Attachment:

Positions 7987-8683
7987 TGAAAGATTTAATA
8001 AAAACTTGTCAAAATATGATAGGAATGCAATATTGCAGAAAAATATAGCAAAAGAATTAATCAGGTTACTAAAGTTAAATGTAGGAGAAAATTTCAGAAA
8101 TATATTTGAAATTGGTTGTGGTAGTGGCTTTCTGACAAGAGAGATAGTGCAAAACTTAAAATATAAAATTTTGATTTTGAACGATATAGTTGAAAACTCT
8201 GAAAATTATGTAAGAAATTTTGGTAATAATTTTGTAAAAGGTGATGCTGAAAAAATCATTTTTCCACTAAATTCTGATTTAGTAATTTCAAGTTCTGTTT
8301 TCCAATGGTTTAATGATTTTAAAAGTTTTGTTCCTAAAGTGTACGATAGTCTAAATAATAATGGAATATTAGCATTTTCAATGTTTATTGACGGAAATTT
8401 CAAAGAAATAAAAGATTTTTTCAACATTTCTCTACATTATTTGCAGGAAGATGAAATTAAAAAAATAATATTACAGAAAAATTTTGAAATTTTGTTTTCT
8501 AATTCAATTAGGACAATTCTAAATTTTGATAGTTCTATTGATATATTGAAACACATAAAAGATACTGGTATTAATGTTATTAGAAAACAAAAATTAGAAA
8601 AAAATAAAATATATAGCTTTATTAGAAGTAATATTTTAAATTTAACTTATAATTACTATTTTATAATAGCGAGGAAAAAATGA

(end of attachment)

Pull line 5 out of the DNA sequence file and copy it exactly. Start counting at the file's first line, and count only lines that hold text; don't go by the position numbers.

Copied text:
8201 GAAAATTATGTAAGAAATTTTGGTAATAATTTTGTAAAAGGTGATGCTGAAAAAATCATTTTTCCACTAAATTCTGATTTAGTAATTTCAAGTTCTGTTT